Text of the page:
The Happening

The Happening

The majority of poor M. Night Shyamalan’s detractors probably anticipate from his films something on par with his debut feature, and therefore, always end up being a little disappointed. This is a pity, for his films aren’t all that awful. In fact, if they were to watch The Happening without knowing who its director is they would maybe have enjoyed it a lot more.

Even if one dislikes his films on the purely esthetical level, one still cannot totally trash them. For three good reasons: the intelligent concept; his uncanny ability to make you jump out of your seat; and the point that he makes, even if not powerfully conveyed.

This one is a stern reminder that we human beings are a curse to this planet. The film warns us that if we refuse to change our ugly ways, the plant kingdom will someday find a way to destroy us.

The intro is nice—people on the move suddenly turn into statues; half-alive bodies fall from an under-construction building; and then the protagonist, Elliot Moore (Mark Wahlberg), talks about science and phenomena to his students. After that, everything mostly goes tumbling downhill.

Clichéd techniques employed to instill a sense of uneasiness include cameras tracking incessantly from side to side, the protagonist entering the frame in a tracking POV shot, and a top view of a little girl on a swing accompanied by the sound of the creaking tree.

Do the hairstyles, makeup, and clothes of the lead actors who are on the run for quite some time change, or has the continuity person done a thorough job? The film is so slow and not-happening that you’ll have plenty of time to take note of such frivolous details.

The man in charge of the scissors, apparently, has a fancy for jump cuts, using it frequently, sometimes, to bad effect. In one of the long shots, a man turns on a giant lawn mower and lies down. You don’t take your eyes off the screen, because you obviously expect the shot to cut. But it doesn’t. So, you watch the machine go right over the body, and then hear a crushing sound and see the blood. What! Did someone doze off at the editing desk?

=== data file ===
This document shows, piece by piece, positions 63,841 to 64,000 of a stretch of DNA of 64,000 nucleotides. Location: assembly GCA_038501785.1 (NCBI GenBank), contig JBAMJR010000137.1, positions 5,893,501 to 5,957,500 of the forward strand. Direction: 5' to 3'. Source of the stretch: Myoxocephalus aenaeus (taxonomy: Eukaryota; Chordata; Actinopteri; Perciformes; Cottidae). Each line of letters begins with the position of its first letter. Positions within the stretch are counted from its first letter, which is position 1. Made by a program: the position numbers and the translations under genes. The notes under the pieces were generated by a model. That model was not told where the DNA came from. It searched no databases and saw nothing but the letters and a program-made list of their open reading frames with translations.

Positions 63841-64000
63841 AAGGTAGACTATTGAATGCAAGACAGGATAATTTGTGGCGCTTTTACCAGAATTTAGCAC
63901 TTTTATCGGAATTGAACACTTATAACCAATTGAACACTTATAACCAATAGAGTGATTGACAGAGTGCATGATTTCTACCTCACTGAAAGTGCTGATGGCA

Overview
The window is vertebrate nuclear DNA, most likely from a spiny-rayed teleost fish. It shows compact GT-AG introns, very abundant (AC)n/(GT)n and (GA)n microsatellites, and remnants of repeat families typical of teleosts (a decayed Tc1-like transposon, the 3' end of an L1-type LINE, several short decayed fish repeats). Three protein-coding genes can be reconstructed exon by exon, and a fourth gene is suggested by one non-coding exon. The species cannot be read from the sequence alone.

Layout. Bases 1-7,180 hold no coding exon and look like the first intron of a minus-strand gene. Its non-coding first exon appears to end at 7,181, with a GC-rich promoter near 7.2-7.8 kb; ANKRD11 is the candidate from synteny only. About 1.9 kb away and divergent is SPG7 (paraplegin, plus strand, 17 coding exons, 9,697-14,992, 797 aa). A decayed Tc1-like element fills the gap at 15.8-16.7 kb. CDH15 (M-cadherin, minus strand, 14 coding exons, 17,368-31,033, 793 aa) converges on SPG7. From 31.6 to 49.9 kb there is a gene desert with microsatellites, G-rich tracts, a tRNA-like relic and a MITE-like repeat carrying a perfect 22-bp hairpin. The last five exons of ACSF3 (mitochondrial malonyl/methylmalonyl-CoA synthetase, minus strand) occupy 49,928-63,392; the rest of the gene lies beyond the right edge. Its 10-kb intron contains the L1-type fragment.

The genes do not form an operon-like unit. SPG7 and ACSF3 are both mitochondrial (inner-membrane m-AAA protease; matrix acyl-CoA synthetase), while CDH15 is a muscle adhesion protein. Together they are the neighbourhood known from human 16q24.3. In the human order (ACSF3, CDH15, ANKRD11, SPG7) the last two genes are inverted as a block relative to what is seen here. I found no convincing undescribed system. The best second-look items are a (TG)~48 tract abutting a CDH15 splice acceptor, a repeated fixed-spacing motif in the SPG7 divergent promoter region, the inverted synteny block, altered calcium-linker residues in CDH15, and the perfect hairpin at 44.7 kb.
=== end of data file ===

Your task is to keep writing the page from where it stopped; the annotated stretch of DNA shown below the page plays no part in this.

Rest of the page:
Shyamalan’s repeat elements—the supernatural, suspense, morals, and a cute child at the center of the action—is severely restricting him. Maybe he ought to break out of his signature style and his small town, for a radical change.

 

The Happening — on IMDB

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Film Reviews

Dalton L is a film critic/essayist. He has served on the music jury of MG university, and the film jury of ALIIFF. And has co-authored a book on cinema. In addition to being a writer, he is also a prolific cameraman with over ten years of experience as a documenter of reality, and has briefly captured in moving images a variety of performers ranging from Pt. Jasraj and Trilok Gurtu to America, Shaggy, Enrique Iglesias, Jethro Tull, Uriah Heap, and Dire Straits. He is presently setting up a film studio, ‘House of Illusions’, and shooting five cinematic essays. He is on the verge too of editing-publishing a film magazine, ‘Illusions’.

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